[4] Jackson predicated his constitutional violation claim on the lack of probable cause.  His false imprisonment claim also requires lack of probable cause.  See Gist v. Berkeley County Sheriff’s Dep’t, 336 S.C. 611, 615, 521 S.E.2d 163, 165 (Ct. App. 1999) (“An action for false imprisonment may not be maintained where the plaintiff was arrested by lawful authority . . . [and] [t]he fundamental issue in determining the lawfulness of an arrest is whether there was ‘probable cause’ to make the arrest.”).  Finally, a malicious prosecution action fails if the plaintiff cannot show malice and lack of probable cause.  Parrott v. Plowden Motor Co., 246 S.C. 318, 322, 143 S.E.2d 607, 609 (1965); see also Gaar v. North Myrtle Beach Realty Co., Inc., 287 S.C. 525, 528, 339 S.E.2d 887, 889 (Ct. App. 1986) (listing the elements of malicious prosecution, including “want of probable cause”).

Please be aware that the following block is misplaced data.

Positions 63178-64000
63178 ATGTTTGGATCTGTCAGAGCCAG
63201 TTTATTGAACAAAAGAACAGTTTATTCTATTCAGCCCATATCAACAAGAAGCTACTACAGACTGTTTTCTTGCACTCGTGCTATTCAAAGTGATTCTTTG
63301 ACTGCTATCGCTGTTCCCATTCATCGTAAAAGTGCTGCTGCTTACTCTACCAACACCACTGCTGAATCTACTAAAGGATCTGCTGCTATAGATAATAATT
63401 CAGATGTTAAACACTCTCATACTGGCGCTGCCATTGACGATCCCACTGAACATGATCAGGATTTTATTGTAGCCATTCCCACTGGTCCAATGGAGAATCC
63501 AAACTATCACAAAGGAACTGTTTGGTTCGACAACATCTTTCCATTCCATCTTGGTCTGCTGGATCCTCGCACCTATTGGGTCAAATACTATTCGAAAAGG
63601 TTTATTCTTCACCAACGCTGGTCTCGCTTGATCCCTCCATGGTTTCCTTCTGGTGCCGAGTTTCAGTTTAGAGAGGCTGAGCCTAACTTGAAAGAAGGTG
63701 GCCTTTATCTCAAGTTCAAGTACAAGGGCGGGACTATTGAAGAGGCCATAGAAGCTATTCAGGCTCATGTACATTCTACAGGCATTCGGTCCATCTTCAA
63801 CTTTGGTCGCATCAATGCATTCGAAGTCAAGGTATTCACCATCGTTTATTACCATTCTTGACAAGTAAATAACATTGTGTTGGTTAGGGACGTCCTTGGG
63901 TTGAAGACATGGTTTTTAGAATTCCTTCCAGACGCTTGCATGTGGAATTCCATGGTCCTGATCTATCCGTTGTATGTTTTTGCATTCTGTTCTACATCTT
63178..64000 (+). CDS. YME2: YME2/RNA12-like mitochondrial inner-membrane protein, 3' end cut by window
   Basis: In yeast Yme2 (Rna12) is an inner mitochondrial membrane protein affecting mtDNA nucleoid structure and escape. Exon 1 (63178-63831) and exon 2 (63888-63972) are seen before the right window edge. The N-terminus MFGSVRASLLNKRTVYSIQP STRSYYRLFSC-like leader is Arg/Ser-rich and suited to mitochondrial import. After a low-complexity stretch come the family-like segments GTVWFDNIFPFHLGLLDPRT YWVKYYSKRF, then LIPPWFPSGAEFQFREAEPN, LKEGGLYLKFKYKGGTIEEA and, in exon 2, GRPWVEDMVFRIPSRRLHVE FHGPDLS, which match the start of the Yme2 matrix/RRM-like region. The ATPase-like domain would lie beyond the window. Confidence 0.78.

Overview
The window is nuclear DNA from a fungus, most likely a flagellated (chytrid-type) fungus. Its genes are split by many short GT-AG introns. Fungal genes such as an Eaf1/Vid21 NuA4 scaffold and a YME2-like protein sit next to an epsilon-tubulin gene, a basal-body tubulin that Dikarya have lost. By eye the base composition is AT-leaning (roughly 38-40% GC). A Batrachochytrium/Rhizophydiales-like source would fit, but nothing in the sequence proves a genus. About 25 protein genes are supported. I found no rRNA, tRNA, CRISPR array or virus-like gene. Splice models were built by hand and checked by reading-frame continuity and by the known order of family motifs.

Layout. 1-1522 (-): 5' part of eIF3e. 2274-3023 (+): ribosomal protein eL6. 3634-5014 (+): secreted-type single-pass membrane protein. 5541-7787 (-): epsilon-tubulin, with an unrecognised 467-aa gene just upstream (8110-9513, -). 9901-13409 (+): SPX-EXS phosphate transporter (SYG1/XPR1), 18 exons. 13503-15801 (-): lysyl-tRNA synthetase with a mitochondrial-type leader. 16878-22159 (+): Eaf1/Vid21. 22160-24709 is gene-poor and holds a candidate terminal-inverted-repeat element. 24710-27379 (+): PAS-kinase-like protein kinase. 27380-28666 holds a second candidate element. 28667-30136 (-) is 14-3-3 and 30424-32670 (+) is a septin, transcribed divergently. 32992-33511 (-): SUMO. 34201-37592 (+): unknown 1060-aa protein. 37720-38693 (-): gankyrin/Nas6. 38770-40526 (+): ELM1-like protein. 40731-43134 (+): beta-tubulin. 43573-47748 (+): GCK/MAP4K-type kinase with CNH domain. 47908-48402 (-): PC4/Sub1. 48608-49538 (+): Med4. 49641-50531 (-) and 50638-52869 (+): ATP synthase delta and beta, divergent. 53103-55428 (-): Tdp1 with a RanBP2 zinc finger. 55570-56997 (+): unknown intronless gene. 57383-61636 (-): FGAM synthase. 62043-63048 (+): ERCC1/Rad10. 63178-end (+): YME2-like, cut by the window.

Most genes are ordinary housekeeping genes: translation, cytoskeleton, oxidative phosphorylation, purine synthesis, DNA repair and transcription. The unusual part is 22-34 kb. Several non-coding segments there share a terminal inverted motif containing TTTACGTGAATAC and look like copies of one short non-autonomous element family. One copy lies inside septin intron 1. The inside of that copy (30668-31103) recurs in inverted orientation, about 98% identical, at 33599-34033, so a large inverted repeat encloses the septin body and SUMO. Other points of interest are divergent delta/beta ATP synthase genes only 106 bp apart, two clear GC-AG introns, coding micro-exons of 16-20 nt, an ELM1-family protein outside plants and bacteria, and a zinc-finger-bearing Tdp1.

[5] We need not address the City’s alternative basis for disposing of the malicious prosecution claim.